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Diabetes induces sex-dependent changes in neuronal nitric oxide synthase dimerization and function in the rat gastric antrum.

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Division of Gastroenterology and Hepatology, Department of Internal Medicine, The University of Texas Medical Branch, Galveston, Texas 77555, USA.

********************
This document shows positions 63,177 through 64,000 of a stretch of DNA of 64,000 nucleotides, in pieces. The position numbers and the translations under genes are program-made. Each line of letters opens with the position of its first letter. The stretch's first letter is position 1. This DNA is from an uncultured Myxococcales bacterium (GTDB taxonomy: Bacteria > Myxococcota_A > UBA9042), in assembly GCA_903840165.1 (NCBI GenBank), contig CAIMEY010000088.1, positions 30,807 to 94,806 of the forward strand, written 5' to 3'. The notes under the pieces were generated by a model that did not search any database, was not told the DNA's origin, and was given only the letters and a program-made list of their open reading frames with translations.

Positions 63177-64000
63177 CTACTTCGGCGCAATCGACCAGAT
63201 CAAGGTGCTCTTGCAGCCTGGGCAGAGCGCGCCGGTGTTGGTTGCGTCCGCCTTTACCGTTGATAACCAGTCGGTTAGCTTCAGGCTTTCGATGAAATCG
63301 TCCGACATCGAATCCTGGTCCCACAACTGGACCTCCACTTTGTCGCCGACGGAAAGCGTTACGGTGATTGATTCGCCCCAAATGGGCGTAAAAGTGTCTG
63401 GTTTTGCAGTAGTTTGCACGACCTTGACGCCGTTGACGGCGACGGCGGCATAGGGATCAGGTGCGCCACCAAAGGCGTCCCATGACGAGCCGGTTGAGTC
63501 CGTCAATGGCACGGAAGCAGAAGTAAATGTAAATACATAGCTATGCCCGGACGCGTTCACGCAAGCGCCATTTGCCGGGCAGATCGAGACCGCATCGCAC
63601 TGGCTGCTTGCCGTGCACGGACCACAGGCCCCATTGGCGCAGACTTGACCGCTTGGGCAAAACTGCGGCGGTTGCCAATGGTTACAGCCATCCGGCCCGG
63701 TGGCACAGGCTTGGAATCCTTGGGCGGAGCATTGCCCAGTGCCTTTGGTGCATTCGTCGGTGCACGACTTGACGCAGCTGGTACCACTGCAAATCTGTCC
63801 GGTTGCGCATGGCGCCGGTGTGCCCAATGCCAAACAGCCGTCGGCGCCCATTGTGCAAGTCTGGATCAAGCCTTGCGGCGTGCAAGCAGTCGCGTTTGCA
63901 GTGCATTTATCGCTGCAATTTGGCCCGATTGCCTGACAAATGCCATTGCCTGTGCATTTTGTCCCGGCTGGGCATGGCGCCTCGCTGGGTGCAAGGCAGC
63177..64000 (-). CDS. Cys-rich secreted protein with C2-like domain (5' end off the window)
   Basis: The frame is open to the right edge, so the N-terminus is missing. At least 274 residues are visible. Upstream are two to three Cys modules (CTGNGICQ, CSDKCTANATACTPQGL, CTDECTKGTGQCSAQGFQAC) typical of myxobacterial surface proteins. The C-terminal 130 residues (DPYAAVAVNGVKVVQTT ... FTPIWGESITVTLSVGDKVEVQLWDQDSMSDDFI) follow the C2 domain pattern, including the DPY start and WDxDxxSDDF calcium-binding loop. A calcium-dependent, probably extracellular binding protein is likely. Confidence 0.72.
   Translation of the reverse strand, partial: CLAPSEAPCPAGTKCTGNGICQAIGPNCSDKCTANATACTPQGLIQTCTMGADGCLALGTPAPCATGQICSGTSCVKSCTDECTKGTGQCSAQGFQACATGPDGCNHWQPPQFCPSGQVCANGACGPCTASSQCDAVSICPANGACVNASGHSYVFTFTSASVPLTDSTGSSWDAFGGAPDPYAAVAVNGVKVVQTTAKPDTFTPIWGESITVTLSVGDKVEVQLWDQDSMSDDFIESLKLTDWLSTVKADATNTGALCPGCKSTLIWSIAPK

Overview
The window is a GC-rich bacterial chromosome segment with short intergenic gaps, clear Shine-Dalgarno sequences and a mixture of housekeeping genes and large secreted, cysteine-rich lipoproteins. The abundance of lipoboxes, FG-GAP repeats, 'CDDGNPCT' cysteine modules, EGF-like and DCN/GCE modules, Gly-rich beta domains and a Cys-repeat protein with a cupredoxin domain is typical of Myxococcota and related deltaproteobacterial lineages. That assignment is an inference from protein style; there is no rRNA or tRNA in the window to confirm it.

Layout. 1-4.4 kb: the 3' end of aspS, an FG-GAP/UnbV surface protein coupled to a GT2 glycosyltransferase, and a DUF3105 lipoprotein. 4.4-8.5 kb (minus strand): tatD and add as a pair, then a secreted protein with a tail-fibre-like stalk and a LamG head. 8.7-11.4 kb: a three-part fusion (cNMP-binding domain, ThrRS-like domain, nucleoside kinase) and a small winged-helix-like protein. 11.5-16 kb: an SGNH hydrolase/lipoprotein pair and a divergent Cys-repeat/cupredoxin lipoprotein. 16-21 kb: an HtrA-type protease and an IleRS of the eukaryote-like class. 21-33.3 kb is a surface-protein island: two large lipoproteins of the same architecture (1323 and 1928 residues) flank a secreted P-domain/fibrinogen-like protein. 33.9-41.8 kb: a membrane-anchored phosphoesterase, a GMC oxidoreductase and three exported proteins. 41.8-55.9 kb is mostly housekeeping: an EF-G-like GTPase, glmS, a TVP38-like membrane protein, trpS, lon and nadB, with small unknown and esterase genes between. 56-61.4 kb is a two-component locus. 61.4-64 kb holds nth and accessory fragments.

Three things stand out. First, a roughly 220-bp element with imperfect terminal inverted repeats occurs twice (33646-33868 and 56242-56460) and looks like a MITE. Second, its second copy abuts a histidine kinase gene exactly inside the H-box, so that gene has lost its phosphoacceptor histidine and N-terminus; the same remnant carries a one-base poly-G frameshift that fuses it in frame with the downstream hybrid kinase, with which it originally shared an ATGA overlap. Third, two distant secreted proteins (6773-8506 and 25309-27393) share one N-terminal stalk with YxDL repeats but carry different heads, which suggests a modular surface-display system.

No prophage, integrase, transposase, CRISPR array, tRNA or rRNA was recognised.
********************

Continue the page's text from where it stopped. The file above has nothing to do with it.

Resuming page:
Diabetic gastroparesis is a disorder that predominantly affects women. However, the biological basis of this sex bias remains completely unknown. In this study we tested the hypothesis that a component of this effect may be mediated by the nitrergic inhibitory system of the enteric nervous system. Age-matched male and female Sprague-Dawley rats were studied 8 or 12 wk after streptozotocin (55 mg/kg body wt ip)-induced sustained hyperglycemia and compared with controls. Solid gastric emptying (GE) studies were performed in all the groups. Changes in gastric antrum neuronal nitric oxide synthase (nNOS) mRNA and protein levels were analyzed by real-time PCR and Western immunoblotting, respectively. nNOS dimerization studies were performed using low-temperature SDS-PAGE. In vitro nitrergic relaxation (area under curve/mg tissue wt) was studied after the application of electric field stimulation in an organ bath. Changes in intragastric pressure (mmHg.s) in freely moving rats in the presence or absence of N(G)-nitro-l-arginine methyl ester (nitric oxide synthase inhibitor) were examined by an ambulatory telemetric method. After diabetes induction, GE is delayed in both male and female rats. However, diabetic females exhibited significant delayed GE than in diabetic males. Compared with male controls, gastric nNOS expression and nitrergic relaxation were substantially elevated in healthy female control rats, accompanied by significantly reduced intragastric pressure. The active dimeric form and dimer-to-monomer ratio of nNOSalpha were also higher in healthy females compared with male rats (P < 0.05). Diabetic females, but not males, showed significant (P < 0.05) impairment in both gastric nNOSalpha dimerization and nitrergic relaxation, accompanied by an increase in intragastric pressure. Our data provide evidence that females may have a greater dependency on the nitrergic mechanisms in health. Furthermore, diabetes seems to affect the nitrergic system to a greater extent in females than in males. Together, these changes may account for the greater vulnerability of females to diabetic gastric dysfunction.

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